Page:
"In addition to keeping your mind occupied, which is definitely helpful, the college experience has been much more than that," Davis said. "You grow up with a lot of self doubt, and being able to succeed in college is kind of like an affirmation that you do have some sort of value. That's what I've gotten out of it. I feel a sense of success maybe for the first time ever really. It's exciting."

CHALLENGES FOR PLACE-BOUND EDUCATION

The degrees offered through the program are an associate's and a bachelor's in liberal studies, with a concentration in human interaction, community health and dietary management.

While a liberal studies degree is a good fit with a place-bound program, there are still many challenges instructors face.

"Videos and reading materials have to be pre-screened and approved," White said. "We don't have the availability of some of the technology that we would have on campus. We can't get on the Internet, so a computer course is probably not going to go very far, although we are working on one that uses the Intranet within the institutions. Not having access to the Internet also can make research difficult."

There are prison-based research tools such as Encarta and Incolsa, however, through which the students can receive sources related to their research topic, White says.

Laboratory courses also pose a difficulty.

"You can't take chemicals in," she said, "so we have to look at this program a little differently than we do our campus-based programs. But we do keep it as close to campus classes as we can, because some of our students do come back into a campus situation once they are released."

In the bachelor's program, which is available at the Carlisle and Putnamville facilities, courses also are taught via teleconference, where the instructor teaches from a classroom on ISU's campus, using the Indiana Higher Education Telecommunication System.

The majority of classes are taught face-to-face, however, in about two-hour blocks, from 4:30 to 9:30 in the evening.

"Normally our students will take between 15 and 18 credit hours per term," White said, "because we want them to graduate as quickly and economically as possible because of their financial aid or because they are self-paying."

NEW FEDERAL PILOT PROGRAM LAUNCHED

With 18 years of successful degree programs in the corrections environment at the state level under its belt, ISU was approached by the Federal Bureau of Prisons to bring an associate?s degree program to the minimum-security work camp at the Federal Correctional Institution in Terre Haute.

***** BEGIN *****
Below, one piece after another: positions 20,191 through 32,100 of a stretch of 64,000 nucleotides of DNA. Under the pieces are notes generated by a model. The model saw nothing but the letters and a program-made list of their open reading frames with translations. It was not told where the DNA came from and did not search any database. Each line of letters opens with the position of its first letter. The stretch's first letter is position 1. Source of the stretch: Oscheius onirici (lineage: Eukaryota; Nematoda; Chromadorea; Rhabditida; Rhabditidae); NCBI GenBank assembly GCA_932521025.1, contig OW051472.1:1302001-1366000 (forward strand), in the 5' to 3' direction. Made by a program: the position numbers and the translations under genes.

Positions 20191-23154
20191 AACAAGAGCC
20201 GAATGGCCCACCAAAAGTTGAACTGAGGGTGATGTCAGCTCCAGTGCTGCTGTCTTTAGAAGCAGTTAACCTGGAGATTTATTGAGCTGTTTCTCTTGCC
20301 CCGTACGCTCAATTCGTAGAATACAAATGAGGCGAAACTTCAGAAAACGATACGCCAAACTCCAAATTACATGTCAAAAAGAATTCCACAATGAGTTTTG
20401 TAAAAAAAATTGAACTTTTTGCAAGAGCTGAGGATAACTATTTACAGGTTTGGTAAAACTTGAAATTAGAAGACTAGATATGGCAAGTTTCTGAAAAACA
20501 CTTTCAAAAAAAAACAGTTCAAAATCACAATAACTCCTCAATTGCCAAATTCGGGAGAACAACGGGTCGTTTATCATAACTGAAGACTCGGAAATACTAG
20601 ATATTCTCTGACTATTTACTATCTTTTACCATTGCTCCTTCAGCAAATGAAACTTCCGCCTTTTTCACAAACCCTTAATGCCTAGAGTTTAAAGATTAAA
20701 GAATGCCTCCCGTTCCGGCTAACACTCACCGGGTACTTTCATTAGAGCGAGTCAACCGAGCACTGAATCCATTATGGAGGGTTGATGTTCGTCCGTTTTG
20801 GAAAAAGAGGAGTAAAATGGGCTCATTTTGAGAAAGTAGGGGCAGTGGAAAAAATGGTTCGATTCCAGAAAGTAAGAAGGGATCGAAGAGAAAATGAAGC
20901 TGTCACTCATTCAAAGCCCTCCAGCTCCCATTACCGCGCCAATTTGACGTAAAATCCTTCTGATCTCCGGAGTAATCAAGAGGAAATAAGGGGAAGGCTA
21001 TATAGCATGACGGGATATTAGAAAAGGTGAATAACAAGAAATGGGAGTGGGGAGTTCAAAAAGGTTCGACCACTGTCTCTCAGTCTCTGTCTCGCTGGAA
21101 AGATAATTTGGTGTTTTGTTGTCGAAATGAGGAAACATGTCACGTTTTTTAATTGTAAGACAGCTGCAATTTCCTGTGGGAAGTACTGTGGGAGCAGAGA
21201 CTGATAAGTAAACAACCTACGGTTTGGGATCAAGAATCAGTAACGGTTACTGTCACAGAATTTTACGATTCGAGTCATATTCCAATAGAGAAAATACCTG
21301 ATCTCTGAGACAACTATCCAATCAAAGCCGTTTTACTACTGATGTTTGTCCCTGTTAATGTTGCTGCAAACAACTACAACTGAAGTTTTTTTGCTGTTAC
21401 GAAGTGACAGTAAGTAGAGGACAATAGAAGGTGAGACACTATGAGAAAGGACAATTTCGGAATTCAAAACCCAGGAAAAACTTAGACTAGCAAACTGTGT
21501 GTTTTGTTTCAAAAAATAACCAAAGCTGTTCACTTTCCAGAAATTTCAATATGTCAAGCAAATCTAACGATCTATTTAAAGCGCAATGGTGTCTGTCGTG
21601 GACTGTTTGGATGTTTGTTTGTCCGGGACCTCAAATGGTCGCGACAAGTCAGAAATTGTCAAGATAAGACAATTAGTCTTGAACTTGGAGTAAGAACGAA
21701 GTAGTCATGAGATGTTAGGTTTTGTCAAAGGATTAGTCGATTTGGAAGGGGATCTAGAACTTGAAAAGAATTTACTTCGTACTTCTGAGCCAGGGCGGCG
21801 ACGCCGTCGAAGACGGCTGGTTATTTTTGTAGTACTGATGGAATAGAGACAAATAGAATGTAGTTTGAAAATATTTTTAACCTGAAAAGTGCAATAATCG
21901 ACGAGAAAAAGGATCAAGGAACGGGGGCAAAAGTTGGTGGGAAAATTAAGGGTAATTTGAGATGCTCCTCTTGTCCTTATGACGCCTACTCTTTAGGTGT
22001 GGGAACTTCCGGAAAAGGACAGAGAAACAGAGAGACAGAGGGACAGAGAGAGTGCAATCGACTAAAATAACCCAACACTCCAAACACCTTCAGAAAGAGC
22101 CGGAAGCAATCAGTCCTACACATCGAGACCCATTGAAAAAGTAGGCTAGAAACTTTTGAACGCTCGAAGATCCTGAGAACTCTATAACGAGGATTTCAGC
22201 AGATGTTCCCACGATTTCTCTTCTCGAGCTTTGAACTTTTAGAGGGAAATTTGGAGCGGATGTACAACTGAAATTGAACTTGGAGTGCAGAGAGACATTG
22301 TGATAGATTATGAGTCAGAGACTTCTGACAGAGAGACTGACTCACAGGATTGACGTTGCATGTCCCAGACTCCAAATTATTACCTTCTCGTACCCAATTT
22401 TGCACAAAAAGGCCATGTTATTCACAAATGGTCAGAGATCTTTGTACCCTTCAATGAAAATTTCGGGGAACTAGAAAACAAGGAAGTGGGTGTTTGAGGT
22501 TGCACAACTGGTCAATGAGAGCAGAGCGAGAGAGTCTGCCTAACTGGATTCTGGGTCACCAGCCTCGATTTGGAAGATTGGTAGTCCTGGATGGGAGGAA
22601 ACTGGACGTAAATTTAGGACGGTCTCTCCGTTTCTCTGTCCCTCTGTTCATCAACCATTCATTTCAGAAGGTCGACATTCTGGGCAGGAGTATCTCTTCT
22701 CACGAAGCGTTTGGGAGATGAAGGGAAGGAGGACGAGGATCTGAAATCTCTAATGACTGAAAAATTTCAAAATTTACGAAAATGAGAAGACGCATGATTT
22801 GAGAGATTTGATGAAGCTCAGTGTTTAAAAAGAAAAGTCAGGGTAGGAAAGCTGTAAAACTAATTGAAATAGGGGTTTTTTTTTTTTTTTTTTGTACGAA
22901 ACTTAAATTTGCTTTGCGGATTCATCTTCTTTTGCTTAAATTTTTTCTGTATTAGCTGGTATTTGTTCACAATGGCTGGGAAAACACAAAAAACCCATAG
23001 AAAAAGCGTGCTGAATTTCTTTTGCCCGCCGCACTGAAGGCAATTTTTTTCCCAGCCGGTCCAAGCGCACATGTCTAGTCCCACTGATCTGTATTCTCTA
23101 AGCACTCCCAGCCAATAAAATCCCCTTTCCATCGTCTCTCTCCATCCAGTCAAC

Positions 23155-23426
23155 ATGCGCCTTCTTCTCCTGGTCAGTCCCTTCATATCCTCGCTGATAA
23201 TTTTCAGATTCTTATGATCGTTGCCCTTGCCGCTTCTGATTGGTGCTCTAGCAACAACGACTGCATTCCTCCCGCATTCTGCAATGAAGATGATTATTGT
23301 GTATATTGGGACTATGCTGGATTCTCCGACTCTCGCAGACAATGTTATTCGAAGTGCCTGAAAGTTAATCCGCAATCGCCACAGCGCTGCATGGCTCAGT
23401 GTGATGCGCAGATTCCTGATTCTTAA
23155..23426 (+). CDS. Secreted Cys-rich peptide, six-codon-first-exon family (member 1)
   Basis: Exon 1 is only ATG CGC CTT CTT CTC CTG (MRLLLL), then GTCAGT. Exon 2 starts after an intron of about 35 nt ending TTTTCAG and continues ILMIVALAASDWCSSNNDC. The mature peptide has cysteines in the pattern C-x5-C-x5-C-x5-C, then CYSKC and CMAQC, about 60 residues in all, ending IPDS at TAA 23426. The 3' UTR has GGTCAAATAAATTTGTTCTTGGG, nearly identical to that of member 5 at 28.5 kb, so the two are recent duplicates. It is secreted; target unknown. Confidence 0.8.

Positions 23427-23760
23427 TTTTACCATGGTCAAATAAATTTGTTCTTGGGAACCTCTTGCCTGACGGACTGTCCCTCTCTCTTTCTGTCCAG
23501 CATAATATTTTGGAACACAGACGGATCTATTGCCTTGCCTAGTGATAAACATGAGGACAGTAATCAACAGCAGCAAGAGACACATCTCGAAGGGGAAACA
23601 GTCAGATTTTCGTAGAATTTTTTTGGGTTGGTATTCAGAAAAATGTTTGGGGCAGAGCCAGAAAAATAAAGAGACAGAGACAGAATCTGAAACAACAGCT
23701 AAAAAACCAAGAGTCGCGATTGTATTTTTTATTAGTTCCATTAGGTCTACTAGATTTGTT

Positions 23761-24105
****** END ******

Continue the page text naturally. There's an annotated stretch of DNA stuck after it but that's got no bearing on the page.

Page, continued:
"The Bureau asked us to assist them with their goal of providing higher-level educational opportunities to the offender population," White said, "thus better preparing the population for the 'outside' upon release."

The university and the Bureau signed a standard memo of understanding for a two-year pilot program, and the first students were enrolled this fall.

"The pilot calls for a two-year associate of arts degree program, majoring in liberal studies with a concentration in human interaction," White said. "We began with 22 students taking courses in English, nutrition, music, criminology, art appreciation, psychology and University 101."

Classes are held during both day and evening hours in a face-to-face teaching arrangement in the education building at the camp, which holds non-violent offenders.

"Our Corrections Education Program has utilized the most experienced adjunct faculty in each of the academic disciplines to get off on the right foot," White said. "The results of the fall term do indicate that while we lost six students due to transfers, illness and conduct issues, the remaining 16 persons all did quite well."

An assessment of the pilot program is scheduled for summer 2008, and depending on the success of the program, as determined by the Bureau, ISU could be asked to take the associate of arts degree program into the regular prison population beginning that fall, White said. A bachelor of science degree program also may be introduced at that time.

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PHOTO:Tonic Magazine Cover

David P. Davis' poem, "Ode to the Man," is the first work by a Corrections Education Program student to be published in "Tonic." Davis earned his associate's degree through the program in 2005, and is working on his bachelor's. (Tony Campbell/ISU)

Contact: Kathleen White, interim director Corrections Education Program, Indiana State University, (812) 237-8398 or swhite12@indstate.edu

Writer: Katie Spanuello, media relations assistant director, Indiana State University, (812) 237-3790 or kspanuello@isugw.indstate.edu

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Story Highlights

ISU?s Corrections Education Program is benefiting the state by helping the department of correction in its mission to return offenders to the community as law-abiding citizens. ISU also launched an associate?s degree program this fall at the federal work camp in Terre Haute.